Moving forward in fall prevention: an intervention to improve balance among older adults in real-world settings

Am J Public Health. 2005 Nov;95(11):2049-56. doi: 10.2105/AJPH.2004.057612. Epub 2005 Sep 29.


Objectives: We investigated the effectiveness of a group-based exercise intervention to improve balancing ability among older adults delivered in natural settings by staff in local community organizations.

Methods: The main component of the intervention consisted of biweekly group-based exercise sessions conducted over 12 weeks by a professional, coupled with home-based exercises. In a quasiexperimental design, 10 community organizations working with older adults offered the intervention to groups of 5 to 15 persons concerned about falls, while 7 organizations recruited similar groups to participate in the control arm of the study. Participants (98 experimental and 102 control) underwent balance assessments by a physiotherapist at registration and 3 months later.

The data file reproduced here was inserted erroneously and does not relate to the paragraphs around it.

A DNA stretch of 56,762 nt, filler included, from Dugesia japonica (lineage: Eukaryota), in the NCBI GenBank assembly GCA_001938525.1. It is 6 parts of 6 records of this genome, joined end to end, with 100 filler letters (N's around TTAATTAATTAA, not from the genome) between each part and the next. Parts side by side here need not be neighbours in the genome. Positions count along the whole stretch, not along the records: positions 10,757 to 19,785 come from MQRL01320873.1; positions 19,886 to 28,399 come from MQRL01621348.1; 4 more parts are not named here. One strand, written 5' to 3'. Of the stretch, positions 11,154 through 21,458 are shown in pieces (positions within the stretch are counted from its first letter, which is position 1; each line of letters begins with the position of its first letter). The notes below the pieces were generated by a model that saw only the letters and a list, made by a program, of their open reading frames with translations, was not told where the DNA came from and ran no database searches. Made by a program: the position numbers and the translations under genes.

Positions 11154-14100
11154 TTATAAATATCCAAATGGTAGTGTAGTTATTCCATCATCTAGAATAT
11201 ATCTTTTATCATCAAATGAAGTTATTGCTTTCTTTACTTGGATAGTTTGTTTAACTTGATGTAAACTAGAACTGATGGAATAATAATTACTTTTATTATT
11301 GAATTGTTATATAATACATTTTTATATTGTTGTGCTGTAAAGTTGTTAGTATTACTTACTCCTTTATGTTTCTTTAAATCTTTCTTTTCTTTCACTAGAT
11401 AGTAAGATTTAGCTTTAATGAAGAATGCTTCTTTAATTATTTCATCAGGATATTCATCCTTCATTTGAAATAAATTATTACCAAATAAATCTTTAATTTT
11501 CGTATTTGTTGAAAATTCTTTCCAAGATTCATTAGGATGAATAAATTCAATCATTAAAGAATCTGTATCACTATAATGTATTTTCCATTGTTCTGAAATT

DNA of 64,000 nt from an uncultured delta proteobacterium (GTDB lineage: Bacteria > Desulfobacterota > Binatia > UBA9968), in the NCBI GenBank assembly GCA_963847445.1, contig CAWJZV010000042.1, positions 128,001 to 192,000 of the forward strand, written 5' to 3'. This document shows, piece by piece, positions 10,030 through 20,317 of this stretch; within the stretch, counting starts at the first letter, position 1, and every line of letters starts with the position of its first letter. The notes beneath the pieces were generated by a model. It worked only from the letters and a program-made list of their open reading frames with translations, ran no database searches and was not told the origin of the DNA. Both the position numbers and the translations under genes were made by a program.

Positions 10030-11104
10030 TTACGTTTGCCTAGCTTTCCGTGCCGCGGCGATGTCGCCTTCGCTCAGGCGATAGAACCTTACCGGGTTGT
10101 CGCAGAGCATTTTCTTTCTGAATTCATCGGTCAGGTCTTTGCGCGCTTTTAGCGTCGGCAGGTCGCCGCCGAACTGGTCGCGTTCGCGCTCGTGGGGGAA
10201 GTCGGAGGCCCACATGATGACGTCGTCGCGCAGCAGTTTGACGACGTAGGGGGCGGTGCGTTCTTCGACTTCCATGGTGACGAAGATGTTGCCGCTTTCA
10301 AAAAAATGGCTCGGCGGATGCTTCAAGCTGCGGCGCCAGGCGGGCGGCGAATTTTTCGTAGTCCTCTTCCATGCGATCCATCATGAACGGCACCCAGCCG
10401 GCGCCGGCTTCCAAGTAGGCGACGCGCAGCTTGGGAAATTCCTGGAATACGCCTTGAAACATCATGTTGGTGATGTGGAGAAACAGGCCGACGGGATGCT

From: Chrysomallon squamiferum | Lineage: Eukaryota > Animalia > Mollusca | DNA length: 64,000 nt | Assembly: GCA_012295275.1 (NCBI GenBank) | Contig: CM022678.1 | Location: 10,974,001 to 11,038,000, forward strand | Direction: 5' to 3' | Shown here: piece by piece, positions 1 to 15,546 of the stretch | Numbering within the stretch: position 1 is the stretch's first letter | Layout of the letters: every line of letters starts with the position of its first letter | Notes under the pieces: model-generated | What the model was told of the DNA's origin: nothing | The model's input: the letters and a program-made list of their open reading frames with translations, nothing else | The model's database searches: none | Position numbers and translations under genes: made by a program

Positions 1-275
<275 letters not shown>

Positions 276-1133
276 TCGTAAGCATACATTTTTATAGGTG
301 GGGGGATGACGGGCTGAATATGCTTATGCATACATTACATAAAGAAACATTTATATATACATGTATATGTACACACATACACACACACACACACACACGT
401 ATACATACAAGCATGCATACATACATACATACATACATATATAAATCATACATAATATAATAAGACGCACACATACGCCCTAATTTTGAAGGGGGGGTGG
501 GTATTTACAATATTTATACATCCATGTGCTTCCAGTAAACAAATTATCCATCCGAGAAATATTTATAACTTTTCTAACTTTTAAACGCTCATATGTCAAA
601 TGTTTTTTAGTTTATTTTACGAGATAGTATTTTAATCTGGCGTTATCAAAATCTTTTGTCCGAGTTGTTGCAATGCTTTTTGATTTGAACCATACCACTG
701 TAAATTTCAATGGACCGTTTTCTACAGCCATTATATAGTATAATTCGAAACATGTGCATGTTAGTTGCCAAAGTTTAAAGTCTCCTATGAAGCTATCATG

Results: Eighty-nine percent of participants attended the 3-month measurement session (n=177). A linear regression analysis showed that after adjusting for baseline levels of balance and demographic and health characteristics, the intervention significantly improved static balance and mobility.

Conclusion: Structured, group-based exercise programs offered by community organizations in natural settings can successfully increase balancing ability among community-dwelling older adults concerned about falls.

Publication types

  • Clinical Trial
  • Research Support, Non-U.S. Gov't

MeSH terms

  • Accidental Falls / prevention & control*
  • Aged
  • Aged, 80 and over
  • Exercise*
  • Female
  • Health Promotion / organization & administration
  • Humans
  • Male
  • Middle Aged
  • Postural Balance*
  • Socioeconomic Factors